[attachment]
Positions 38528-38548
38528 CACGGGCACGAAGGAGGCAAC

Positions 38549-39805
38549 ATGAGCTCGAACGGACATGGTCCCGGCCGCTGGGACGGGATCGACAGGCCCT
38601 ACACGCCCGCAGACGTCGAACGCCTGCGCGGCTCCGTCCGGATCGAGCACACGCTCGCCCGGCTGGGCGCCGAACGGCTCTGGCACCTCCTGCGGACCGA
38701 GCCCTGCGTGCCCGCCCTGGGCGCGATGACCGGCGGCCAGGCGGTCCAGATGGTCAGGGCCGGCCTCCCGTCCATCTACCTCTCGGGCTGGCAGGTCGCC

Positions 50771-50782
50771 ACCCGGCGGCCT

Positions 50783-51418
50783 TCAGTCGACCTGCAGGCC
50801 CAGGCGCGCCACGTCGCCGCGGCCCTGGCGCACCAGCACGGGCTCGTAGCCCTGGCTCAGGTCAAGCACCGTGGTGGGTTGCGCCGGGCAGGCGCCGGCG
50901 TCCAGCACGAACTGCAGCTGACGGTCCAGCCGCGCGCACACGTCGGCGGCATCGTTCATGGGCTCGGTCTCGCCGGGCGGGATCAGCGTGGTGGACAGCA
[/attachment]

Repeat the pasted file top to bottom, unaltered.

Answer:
Positions 38528-38548
38528 CACGGGCACGAAGGAGGCAAC

Positions 38549-39805
38549 ATGAGCTCGAACGGACATGGTCCCGGCCGCTGGGACGGGATCGACAGGCCCT
38601 ACACGCCCGCAGACGTCGAACGCCTGCGCGGCTCCGTCCGGATCGAGCACACGCTCGCCCGGCTGGGCGCCGAACGGCTCTGGCACCTCCTGCGGACCGA
38701 GCCCTGCGTGCCCGCCCTGGGCGCGATGACCGGCGGCCAGGCGGTCCAGATGGTCAGGGCCGGCCTCCCGTCCATCTACCTCTCGGGCTGGCAGGTCGCC

Positions 50771-50782
50771 ACCCGGCGGCCT

Positions 50783-51418
50783 TCAGTCGACCTGCAGGCC
50801 CAGGCGCGCCACGTCGCCGCGGCCCTGGCGCACCAGCACGGGCTCGTAGCCCTGGCTCAGGTCAAGCACCGTGGTGGGTTGCGCCGGGCAGGCGCCGGCG
50901 TCCAGCACGAACTGCAGCTGACGGTCCAGCCGCGCGCACACGTCGGCGGCATCGTTCATGGGCTCGGTCTCGCCGGGCGGGATCAGCGTGGTGGACAGCA